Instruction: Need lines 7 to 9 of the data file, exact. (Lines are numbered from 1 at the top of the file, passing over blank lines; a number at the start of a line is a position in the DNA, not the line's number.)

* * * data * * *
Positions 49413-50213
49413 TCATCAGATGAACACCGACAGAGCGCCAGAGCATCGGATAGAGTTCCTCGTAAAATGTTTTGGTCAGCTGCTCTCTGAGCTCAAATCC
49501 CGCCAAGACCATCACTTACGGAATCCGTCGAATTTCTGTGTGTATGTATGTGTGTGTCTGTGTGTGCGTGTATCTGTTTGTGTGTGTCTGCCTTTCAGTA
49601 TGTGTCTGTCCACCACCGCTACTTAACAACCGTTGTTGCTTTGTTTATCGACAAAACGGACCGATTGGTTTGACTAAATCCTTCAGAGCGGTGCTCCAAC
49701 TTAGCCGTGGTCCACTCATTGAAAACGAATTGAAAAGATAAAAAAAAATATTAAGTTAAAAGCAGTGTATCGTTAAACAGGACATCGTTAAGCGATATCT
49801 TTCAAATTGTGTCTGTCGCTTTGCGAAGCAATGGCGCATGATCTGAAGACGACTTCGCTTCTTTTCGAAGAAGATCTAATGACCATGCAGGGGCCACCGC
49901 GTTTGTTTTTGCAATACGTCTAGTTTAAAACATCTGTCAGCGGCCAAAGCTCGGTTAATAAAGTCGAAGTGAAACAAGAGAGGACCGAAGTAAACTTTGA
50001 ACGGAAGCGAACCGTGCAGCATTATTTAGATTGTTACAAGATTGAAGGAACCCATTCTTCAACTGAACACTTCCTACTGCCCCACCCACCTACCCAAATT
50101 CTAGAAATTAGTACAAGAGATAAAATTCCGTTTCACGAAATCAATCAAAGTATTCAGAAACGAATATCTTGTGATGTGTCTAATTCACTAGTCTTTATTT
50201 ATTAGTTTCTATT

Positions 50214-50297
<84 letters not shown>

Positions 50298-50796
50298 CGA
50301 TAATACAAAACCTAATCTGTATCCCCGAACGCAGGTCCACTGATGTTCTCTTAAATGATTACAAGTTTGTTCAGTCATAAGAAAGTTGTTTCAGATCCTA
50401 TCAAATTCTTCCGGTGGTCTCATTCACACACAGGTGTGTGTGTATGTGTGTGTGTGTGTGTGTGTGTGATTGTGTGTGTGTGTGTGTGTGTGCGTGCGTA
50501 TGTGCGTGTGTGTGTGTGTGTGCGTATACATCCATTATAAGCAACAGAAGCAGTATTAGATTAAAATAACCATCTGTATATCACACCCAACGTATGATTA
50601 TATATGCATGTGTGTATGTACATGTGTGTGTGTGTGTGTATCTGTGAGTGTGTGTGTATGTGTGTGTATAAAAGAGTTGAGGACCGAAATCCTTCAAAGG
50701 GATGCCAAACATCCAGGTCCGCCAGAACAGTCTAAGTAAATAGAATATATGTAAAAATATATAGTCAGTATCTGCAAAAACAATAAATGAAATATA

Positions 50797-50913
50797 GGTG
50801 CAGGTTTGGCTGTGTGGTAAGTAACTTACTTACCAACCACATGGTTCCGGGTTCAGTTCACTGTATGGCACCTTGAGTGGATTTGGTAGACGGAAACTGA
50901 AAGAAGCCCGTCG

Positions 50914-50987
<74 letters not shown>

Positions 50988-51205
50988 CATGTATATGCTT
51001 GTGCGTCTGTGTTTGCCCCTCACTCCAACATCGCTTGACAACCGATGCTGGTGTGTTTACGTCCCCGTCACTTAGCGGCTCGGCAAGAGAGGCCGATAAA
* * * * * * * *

49901 GTTTGTTTTTGCAATACGTCTAGTTTAAAACATCTGTCAGCGGCCAAAGCTCGGTTAATAAAGTCGAAGTGAAACAAGAGAGGACCGAAGTAAACTTTGA
50001 ACGGAAGCGAACCGTGCAGCATTATTTAGATTGTTACAAGATTGAAGGAACCCATTCTTCAACTGAACACTTCCTACTGCCCCACCCACCTACCCAAATT
50101 CTAGAAATTAGTACAAGAGATAAAATTCCGTTTCACGAAATCAATCAAAGTATTCAGAAACGAATATCTTGTGATGTGTCTAATTCACTAGTCTTTATTT